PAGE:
Following the discovery of the Mary Rose in the Solent, it was decided to excavate the ship in its entirety. The Mary Rose Trust was formed in 1979 with H.R.H. Prince Charles as president. Over 500 volunteer divers, and many more volunteers on shore, helped excavate the ship and her contents. Alex's role initially was supervising the excavations (from 1979 – 1982, when the ship was raised, with the world watching), then directing the site monitoring, survey and excavations which culminated in recovering the stem in 2005. On the day of the raising in 1982, Alex spent the day as the link between the diving team and the world’s media, explain what was happening in real time.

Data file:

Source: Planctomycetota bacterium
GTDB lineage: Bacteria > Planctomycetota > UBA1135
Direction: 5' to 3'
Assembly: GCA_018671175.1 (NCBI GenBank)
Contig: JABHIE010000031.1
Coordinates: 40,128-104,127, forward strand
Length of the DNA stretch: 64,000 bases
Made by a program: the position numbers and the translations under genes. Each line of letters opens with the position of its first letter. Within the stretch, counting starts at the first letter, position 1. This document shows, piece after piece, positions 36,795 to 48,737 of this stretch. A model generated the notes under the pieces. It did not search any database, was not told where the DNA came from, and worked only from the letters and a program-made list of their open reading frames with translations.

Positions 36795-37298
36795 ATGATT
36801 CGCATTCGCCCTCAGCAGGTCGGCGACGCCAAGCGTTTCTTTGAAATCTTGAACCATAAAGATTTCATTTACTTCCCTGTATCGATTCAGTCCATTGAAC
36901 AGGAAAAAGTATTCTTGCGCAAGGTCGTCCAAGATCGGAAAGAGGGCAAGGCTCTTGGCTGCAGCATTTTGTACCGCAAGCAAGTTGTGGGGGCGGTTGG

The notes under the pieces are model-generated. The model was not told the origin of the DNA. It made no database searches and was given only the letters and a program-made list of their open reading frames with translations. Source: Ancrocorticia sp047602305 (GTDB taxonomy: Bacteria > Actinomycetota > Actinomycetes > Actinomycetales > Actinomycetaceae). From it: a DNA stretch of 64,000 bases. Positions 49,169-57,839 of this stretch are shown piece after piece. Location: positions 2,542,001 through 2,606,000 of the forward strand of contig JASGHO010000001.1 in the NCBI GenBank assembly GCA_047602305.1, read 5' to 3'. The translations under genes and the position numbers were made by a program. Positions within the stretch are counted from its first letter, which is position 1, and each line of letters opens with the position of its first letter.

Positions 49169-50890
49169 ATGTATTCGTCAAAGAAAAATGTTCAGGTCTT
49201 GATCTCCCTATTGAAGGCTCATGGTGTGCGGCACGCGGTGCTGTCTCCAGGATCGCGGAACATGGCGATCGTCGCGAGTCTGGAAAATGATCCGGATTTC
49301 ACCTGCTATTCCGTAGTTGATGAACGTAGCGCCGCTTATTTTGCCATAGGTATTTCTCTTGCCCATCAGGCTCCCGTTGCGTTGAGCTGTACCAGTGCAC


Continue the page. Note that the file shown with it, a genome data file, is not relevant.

It is acknowledged that many of the techniques of recording, surveying, excavation, artefact recovery and conservation used by Alex and the rest of the excavating team are still used by marine archaeologists today. Indeed, much of the equipment Alex and the team used had never been used in archaeology before– the raising of the Mary Rose was, and continues to be, a ground-breaking endeavour.
Alex has researched and published the weapons of the ship, producing one of the five volumes comprising the archaeology of the Mary Rose, and has worked with the Royal Armouries manufacturing and firing full-scale copies of guns recovered.
She has extensive knowledge of maritime archaeology and has taught both at undergraduate and post graduate level and within the Nautical Archaeological Society training scheme. Her experience is vast, having worked on other underwater sites and has directed multi-season projects in Malta and Holland.
Alex was Chairman of the Institute of Field Archaeologists Maritime Affairs Group and a member of the Government Advisory Committee on Historic Wreck Sites. She is nominated archaeologist for the Cattewater and Roosvijk historic wreck sites.